Though a few additional sounds sneak into the material (piano playing, for example, in the blink-and-you'll-miss-it opener “Stel,” typewriter clacks during the more fully developed “Bluhm,” and subway noise in “Luen”), Land's duo performances are otherwise wholly dedicated to the guitar playing of Torsten Papenheim and drumming of Merle Bennett. They're concise in the extreme, with the recording's thirteen pieces weighing in at a mere thirty-four minutes and the collection itself a follow-up to the earlier Rant releases Seumsund / Sundseum (2004) and A Direct Sensuous Pleasure (2006).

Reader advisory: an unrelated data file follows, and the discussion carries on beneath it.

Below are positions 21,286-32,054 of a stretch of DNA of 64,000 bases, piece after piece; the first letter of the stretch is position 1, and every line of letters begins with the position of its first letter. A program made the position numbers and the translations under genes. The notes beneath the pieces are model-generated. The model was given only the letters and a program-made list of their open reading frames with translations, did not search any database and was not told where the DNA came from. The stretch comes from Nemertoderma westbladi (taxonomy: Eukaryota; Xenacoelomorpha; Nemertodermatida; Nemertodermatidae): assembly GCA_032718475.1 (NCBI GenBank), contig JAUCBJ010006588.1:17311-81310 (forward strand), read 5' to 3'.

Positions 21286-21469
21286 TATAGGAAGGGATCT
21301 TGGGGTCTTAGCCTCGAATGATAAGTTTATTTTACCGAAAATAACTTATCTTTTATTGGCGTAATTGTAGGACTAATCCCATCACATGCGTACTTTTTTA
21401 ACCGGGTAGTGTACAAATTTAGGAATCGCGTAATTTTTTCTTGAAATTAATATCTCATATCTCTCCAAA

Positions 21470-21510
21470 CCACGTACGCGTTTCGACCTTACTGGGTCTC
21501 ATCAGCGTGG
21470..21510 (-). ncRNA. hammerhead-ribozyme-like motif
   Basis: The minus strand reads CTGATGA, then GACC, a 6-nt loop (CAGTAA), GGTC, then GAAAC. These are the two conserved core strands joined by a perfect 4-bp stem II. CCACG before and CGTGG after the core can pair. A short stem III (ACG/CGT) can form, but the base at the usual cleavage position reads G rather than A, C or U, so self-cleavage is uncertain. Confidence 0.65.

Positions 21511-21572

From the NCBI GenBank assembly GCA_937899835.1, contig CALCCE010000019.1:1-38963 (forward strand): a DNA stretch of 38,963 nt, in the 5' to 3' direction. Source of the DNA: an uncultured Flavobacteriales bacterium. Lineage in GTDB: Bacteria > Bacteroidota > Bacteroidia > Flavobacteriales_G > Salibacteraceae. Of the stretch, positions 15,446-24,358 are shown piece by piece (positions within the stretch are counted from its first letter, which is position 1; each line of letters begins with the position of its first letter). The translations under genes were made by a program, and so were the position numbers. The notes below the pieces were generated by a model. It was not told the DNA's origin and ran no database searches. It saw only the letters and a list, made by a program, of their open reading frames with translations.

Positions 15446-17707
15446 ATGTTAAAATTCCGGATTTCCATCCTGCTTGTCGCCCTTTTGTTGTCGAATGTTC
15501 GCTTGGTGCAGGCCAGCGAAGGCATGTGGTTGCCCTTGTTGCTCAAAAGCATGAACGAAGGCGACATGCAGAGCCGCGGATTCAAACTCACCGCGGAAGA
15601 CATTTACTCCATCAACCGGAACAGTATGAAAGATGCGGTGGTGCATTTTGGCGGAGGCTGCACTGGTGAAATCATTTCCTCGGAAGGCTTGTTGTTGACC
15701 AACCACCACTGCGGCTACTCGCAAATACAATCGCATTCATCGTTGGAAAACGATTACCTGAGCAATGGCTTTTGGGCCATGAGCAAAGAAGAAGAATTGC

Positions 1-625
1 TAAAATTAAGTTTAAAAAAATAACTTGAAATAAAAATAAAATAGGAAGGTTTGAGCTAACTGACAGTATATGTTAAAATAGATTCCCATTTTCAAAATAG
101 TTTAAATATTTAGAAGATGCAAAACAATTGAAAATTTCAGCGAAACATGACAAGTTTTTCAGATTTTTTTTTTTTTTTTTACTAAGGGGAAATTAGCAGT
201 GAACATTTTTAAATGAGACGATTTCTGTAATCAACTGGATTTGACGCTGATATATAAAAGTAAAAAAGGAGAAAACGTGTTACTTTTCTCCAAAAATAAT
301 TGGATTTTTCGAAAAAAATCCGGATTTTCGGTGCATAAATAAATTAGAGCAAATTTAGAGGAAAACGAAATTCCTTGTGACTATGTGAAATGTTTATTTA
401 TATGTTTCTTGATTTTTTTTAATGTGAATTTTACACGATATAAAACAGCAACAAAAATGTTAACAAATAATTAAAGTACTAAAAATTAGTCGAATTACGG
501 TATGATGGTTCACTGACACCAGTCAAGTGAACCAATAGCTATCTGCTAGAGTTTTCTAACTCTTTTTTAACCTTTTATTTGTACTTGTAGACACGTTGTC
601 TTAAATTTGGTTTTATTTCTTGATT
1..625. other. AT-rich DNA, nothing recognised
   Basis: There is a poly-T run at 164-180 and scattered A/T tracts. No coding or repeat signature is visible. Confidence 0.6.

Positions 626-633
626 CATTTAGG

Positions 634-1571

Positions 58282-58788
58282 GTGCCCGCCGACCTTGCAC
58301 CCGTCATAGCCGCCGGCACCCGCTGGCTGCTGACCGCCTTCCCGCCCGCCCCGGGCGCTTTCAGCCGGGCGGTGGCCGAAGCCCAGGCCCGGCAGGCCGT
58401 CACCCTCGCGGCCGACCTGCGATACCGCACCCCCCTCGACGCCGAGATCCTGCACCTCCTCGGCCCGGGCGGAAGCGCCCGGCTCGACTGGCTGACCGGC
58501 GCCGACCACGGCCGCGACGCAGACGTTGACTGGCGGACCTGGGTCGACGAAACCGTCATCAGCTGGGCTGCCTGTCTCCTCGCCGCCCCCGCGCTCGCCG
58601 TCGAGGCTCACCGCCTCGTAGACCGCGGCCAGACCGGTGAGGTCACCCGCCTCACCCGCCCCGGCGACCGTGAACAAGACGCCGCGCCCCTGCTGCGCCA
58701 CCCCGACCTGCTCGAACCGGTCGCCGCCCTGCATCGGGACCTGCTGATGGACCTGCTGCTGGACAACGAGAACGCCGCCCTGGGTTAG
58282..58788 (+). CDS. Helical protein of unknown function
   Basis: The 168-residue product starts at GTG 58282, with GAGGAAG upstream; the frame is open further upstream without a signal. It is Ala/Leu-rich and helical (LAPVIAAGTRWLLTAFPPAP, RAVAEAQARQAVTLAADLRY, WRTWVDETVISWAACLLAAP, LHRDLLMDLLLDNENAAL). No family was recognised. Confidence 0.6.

Papenheim alternates between clean legato voicings and jagged shards, with Bennett using brushes and sticks to follow where their collective muse leads; the drummer, who plays pop and rock music with the band Erik & Me and also works as a music teacher for children, shows herself to be an inventive conversationalist in shadowing Papenheim's statements in “Hunderer” with funky rhythms and ample doses of cymbal colour. The musicians also generate a fuller sound than one might expect by using multi-tracking, and consequently a piece such as “Hunderer” sounds more like the work of a two-guitar quintet than duo. Moods vary throughout the recording, with a ponderous piece such as “Rasch” far removed from “Orlando,” which takes the duo to a grungier plane during the white heat of its closing minutes. A slow blues vibe emerges in a few places, such as “Krupunder,” with the guitar's thematic twang leaving lots of room for the drummer's imagination. Other tracks unfold at an equally slow-motion pace (e.g., “Resch”), and a loose, unhurried, and explorative spirit pervades the material, with the duo open to letting things develop as they will. Despite Land's short running-time, the recording nevertheless manages to cover a generous amount of ground, from experimental improvs to both song settings and collage-styled pieces. What prevents it from being a wholly satisfying release, however, is that the pieces often feel more like sketches than fully developed compositions, a lack that would have been rectified had they been elaborated upon in both length and in arrangement, with perhaps other musicians being added to help address the latter.